GIS (or geographic information systems) are software that are built to store, analyze, and display geographic data. It operates on a system built on 5 pillars: Users, Hardware, Software, Data, and Analysis.
With GIS, users can solve a myriad of problems where location is a factor. Where should city planners put a new hospital or clinic? Where will election districts be drawn after a decennial census? Where will a hurricane make landfall, and how will that area respond to a major storm? What routes will make transportation companies more efficient? All of these questions and many more can be answered with the right data and the proper analysis.
Interested in taking some GIS courses, or sharpening skills you might already have learned? Want to expand your curriculum with something that improves your resume and can greatly assist you in research for a wide variety of fields? Take a look at the certificate programs or the minor in Geographic Information Systems offered by the Department of Geosciences.
First Floor West, S.E. Wimberly Library in the Alumni Alcove.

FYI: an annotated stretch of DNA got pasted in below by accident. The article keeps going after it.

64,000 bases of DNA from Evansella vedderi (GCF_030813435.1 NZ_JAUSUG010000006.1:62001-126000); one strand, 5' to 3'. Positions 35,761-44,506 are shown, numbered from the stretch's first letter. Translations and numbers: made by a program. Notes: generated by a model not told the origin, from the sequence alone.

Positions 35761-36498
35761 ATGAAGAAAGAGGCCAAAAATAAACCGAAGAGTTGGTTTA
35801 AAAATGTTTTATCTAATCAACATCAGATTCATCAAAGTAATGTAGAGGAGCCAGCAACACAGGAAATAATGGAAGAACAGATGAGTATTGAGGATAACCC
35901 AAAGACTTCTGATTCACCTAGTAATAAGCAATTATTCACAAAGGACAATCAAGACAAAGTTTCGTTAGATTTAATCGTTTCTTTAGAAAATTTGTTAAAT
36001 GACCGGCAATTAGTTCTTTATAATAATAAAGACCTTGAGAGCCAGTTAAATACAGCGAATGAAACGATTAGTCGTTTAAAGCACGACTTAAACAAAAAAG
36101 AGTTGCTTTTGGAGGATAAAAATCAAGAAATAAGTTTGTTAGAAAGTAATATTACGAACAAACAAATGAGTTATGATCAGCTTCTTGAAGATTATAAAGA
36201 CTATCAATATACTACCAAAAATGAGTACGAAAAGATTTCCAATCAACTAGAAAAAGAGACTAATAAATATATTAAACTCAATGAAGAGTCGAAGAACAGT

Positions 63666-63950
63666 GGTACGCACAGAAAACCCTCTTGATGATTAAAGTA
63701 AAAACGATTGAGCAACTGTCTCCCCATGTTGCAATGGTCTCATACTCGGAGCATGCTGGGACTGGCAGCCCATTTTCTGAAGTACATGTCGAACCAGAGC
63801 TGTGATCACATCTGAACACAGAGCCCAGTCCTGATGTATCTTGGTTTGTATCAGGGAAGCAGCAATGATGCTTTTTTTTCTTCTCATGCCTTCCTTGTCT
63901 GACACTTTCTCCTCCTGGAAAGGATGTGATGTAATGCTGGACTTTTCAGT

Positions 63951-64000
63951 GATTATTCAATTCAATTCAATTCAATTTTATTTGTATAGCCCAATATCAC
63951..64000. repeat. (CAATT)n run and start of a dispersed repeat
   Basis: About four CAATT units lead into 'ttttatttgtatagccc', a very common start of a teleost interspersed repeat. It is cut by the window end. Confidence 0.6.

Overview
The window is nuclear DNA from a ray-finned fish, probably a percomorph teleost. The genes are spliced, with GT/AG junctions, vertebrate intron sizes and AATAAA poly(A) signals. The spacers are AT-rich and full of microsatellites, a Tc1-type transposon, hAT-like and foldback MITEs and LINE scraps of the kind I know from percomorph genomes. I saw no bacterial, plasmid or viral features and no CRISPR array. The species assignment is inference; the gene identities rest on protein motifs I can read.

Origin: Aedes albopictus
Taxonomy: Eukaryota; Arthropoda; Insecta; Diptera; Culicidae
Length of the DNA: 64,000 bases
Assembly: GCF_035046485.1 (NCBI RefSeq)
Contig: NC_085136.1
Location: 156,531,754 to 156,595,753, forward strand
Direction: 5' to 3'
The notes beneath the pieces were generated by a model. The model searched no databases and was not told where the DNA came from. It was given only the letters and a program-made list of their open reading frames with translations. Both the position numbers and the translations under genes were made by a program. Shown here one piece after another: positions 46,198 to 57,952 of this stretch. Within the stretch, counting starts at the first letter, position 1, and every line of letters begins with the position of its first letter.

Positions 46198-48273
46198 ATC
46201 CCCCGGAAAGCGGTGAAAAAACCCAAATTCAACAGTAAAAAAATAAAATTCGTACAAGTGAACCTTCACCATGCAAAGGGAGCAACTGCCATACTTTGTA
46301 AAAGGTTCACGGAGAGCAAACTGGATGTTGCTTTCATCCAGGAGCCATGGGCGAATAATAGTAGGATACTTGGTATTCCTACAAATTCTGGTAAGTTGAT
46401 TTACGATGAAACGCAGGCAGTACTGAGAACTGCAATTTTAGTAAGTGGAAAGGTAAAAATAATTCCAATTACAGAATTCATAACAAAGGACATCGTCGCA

Next to the Government Information and Maps Department Office (LY 109).
GIS Corner is reserved for the exclusive use of GIS software during the hours above. At all other times, priority for use of the computers will be given to those who are using GIS software to accomplish class assignments. Those who are not working with the GIS software should be prepared to move to another computer if asked.
ArcAdministrator, ArcCatalog; ArcGlobe; ArcMap, ArcPro, ArcScene.
If you're just a causal observer looking to expand your skill set, a researcher in academia who thinks that GIS will help improve your work, or just someone who wants to learn something new, there are ways of learning how to use GIS available.
Visit the training website for ESRI (Environmental Systems Research Institute), the industry leader in GIS. Sign up for a public account, and begin crafting a learning plan that with the free tutorials offered that will help you learn just how powerful GIS can be. Or, if you don't know where to start, use any of the free learning plans provided by ESRI.
Find out more about working with data on a GIS project from the iSchool@Syracuse (Syracuse University School of Information Studies).
Any students/faculty wishing to use the GIS corner need to bring a flash drive with them to save and store their data. Library computers will not allow for users to save their data on the computer.